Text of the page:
More on Advocacy

The first few months of the New Year are an important time for Maryland, as the General Assembly meets for 90 days from January through April to act on more than 2,300 bills, and to approve the State’s annual budget.

As the entire cultural sector knows, these three months are a critical time in our advocacy efforts to ensure state funded support of the arts, humanities, arts education, historic preservation, and more.

Tomorrow, behind the guidance of Maryland Citizens for the Arts hundreds of arts supporters will converge in Annapolis to advocate for the level funding of the Maryland State Arts Council budget. Three other important cultural groups are requesting your support in their advocacy efforts.

Last week, Phoebe Stein Davis, director of the Maryland Humanities Council, sent out an urgent request for support, as Governor O’Malley’s budget zeroed out the state funding for the Maryland Humanities Council. Last year MHC endured a 50% cut to its budget, and this year, without your help, it could lose the remaining $53,500 it receives from the state. To get involved click here.

Preservation Maryland works annually to preserve Maryland’s historic buildings, neighborhoods, landscapes, and archaeological sites through outreach, funding, and advocacy. To get involved in Preservation Maryland’s advocacy efforts click here.

AEMS (Arts Education in Maryland Schools) builds support for high-quality arts education – in dance, music, theatre, and visual arts – for all Maryland schoolchildren.To get involved in the advocacy work of AEMS, click here.

The importance of the advocacy efforts of our cultural community cannot be underscored enough. Phone calls, letters, emails, and meetings with your representatives and legislators does make a tangible difference. Many thanks go out to everyone already involved in efforts across the region and the state.

Until next week,


One response to “More on Advocacy

  1. At the Baltimore Museum of Art in 1970, I believe it was, I saw a major exhibit of Van Gogh’s paintings that were on their way to a permanent collection outside the U.S. That exhibit was important, the experience electrifying. That same year (or was it 1969?) I was one of 40 wedge marshals clearing the streets for the march of 500,000 anti-Vietnam-War protesters in the march on Nixon’s White House. That was also an important event.

    The two experiences are disparate in nature but share a vitally important influence in our society: perception — which I’ll get back to in just a moment.

    We are told the “arts means business,” and a major arts organization informs us that more than $160 billion are generated annually by arts activities in the U.S. The argument for highlighting the economic impact of the arts has little impact on our legislators, however.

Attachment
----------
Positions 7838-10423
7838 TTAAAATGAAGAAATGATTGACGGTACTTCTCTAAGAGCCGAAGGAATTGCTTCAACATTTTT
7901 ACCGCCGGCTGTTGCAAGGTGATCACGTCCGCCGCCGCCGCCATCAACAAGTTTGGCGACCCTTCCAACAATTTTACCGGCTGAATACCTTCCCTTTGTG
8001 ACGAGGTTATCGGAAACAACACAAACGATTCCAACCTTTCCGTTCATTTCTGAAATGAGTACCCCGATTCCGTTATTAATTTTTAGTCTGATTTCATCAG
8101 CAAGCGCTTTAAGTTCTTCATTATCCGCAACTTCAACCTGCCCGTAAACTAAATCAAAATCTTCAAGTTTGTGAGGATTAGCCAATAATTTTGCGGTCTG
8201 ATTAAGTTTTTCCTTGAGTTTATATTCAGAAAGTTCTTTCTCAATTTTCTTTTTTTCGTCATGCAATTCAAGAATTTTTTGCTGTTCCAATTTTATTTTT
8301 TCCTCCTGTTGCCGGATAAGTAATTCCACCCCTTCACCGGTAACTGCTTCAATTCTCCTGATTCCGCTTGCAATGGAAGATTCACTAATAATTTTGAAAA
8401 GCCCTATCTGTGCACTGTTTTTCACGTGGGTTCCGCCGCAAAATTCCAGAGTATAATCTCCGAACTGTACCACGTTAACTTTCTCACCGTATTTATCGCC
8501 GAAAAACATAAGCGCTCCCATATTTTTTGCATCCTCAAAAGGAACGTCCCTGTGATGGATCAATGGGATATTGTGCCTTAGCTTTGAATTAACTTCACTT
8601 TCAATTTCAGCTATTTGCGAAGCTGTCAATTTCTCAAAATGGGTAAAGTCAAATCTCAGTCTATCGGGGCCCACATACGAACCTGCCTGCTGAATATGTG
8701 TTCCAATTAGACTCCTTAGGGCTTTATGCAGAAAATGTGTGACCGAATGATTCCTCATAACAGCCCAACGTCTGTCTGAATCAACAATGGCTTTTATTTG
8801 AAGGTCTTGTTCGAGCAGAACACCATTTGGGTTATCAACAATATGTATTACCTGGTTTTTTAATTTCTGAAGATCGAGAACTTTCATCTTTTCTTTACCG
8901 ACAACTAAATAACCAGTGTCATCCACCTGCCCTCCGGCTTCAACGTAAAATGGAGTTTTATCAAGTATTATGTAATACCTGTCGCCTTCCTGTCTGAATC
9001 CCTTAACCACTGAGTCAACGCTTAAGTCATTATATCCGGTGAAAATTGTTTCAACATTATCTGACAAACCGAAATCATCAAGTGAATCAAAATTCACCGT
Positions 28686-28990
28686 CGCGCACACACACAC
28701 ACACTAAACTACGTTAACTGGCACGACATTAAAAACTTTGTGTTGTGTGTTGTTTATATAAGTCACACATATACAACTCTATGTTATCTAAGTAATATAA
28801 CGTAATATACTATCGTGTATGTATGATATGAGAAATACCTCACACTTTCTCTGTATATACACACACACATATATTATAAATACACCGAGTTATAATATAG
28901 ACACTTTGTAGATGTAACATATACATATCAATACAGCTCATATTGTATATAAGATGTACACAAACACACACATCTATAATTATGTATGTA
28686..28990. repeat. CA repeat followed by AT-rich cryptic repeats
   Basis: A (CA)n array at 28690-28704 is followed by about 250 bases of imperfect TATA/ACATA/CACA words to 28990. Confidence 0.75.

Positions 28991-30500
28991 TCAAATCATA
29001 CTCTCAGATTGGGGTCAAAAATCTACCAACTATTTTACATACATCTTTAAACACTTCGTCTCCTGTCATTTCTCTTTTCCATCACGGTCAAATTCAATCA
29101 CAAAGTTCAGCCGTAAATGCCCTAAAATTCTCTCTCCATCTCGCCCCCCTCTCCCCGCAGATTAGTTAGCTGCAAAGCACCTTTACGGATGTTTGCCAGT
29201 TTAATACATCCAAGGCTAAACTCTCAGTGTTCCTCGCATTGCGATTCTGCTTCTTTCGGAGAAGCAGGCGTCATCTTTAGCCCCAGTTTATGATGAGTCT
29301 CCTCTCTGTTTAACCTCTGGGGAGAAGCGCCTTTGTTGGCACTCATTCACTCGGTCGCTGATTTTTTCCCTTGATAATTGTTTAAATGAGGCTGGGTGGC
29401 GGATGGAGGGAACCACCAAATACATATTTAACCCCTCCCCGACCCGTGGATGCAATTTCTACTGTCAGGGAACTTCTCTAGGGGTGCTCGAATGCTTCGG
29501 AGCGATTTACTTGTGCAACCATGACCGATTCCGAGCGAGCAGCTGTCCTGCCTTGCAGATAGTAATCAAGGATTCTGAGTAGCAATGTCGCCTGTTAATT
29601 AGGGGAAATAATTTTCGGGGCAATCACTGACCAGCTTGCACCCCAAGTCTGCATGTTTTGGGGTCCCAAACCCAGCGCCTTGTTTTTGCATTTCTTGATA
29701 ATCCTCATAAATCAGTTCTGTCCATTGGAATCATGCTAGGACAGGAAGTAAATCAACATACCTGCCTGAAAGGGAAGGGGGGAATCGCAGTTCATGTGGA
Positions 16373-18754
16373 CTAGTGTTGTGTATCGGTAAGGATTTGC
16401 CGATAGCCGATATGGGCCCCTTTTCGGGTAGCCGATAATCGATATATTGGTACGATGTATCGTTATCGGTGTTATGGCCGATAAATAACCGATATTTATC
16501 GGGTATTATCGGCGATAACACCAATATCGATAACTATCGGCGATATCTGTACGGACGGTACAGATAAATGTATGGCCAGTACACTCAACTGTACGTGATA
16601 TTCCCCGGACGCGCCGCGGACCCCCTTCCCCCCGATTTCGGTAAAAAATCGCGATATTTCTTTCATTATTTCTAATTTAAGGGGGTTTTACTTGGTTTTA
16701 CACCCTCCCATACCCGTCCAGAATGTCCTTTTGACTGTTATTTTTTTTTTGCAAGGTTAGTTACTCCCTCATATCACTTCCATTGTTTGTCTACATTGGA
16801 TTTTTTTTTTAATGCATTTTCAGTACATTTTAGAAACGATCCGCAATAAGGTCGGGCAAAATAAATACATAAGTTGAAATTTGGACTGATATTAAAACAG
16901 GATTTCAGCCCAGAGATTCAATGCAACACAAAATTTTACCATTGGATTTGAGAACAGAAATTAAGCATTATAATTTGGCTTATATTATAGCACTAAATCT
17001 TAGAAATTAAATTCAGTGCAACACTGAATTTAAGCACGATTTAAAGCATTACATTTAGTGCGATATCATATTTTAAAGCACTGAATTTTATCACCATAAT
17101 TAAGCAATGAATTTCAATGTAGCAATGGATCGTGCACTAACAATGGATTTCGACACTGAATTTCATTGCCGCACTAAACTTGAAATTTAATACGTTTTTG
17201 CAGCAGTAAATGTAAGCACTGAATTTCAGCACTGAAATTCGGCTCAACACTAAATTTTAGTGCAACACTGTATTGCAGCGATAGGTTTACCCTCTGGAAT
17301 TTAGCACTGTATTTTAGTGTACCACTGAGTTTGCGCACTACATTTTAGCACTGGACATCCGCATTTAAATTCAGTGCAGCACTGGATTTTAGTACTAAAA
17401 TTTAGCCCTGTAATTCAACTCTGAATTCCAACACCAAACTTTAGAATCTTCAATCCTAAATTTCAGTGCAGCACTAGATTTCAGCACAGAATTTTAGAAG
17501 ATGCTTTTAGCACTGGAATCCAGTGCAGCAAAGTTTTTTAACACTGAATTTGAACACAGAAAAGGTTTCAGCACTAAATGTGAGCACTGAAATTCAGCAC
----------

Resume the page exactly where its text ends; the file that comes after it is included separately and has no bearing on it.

The states of Kansas, Texas, South Carolina, Arizona, and Washington State, among others, are in the process of either eliminating state arts agencies or defunding their allocations to zero. Last month the U.S. House Republicans proposed eliminating funds for the NEA and the NEH, all in the name of economic reform. It’s interesting that the combined annual budgets of the NEW/NEH ($335 million) is much, much less than the U.S. spends on war in a single day. Forget that for a moment, but please recall this: the argument for highlighting the economic impact of the arts has little impact on our legislators.

    Remember perception? If the majority of Americans perceived the arts as being vitally important to society — as the arts are perceived in many other countries — and not an insignificant frill, our arts organizations would be in a much improved position to not only survive but to thrive. The implication is this: we need to create a dramatic improvement of the arts’ profile in the minds of Americans in every state and commonwealth of the nation. Easily said, hard to bring about, but as a first step, doesn’t perception seem worth looking into more fully?

    My field is theatre, and I’ve heard it said time and again that theatre is a desperate business. I can’t argue with that opinion, but for some, it’s the only business with the sun and the moon and the stars in it. Perhaps if we focused a bit more on turning the Hubble and Kepler telescopic visions on the matter of perception . . .

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